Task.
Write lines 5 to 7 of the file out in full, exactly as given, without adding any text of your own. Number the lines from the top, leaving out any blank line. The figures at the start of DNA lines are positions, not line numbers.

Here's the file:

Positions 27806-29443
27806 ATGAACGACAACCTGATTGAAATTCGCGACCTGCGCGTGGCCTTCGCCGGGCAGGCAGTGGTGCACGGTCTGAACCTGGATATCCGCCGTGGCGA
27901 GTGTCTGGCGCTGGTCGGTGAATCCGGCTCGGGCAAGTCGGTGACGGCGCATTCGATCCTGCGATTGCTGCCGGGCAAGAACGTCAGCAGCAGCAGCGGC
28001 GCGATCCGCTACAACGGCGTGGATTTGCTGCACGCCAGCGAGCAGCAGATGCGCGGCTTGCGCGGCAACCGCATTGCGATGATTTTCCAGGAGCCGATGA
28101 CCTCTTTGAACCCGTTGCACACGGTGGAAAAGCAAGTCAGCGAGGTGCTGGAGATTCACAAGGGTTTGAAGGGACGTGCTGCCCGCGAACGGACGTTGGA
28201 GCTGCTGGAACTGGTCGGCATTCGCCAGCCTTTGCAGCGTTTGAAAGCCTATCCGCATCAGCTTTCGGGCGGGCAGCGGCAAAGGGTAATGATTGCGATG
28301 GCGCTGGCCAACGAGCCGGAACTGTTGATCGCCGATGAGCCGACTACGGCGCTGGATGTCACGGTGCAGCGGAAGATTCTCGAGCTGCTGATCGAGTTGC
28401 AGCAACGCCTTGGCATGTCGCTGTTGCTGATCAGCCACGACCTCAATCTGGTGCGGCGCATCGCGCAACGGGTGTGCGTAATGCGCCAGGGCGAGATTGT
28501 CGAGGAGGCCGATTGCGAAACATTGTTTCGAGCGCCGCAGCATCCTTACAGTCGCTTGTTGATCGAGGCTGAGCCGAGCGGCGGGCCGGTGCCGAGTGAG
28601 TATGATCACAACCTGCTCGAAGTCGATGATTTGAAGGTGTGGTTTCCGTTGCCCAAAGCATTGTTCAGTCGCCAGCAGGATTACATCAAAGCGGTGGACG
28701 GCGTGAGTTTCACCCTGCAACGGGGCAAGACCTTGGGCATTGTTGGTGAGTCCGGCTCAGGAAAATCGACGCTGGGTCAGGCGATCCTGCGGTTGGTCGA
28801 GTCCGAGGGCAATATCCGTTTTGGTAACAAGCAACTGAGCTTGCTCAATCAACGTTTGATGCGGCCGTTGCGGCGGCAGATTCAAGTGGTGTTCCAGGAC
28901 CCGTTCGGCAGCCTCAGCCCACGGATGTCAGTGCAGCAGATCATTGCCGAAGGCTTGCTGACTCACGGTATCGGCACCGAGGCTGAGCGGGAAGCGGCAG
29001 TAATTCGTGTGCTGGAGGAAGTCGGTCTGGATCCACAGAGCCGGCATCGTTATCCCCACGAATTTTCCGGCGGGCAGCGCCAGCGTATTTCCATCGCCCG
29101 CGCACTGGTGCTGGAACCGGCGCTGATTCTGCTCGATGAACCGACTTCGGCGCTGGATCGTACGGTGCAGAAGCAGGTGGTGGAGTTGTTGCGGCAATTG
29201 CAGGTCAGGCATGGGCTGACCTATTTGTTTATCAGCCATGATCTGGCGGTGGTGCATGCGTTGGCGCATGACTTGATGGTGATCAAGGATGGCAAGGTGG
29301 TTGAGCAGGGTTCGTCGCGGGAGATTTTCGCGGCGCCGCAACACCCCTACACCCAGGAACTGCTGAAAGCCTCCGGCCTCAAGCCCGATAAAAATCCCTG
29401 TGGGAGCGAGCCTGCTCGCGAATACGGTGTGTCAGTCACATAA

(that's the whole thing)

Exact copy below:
28101 CCTCTTTGAACCCGTTGCACACGGTGGAAAAGCAAGTCAGCGAGGTGCTGGAGATTCACAAGGGTTTGAAGGGACGTGCTGCCCGCGAACGGACGTTGGA
28201 GCTGCTGGAACTGGTCGGCATTCGCCAGCCTTTGCAGCGTTTGAAAGCCTATCCGCATCAGCTTTCGGGCGGGCAGCGGCAAAGGGTAATGATTGCGATG
28301 GCGCTGGCCAACGAGCCGGAACTGTTGATCGCCGATGAGCCGACTACGGCGCTGGATGTCACGGTGCAGCGGAAGATTCTCGAGCTGCTGATCGAGTTGC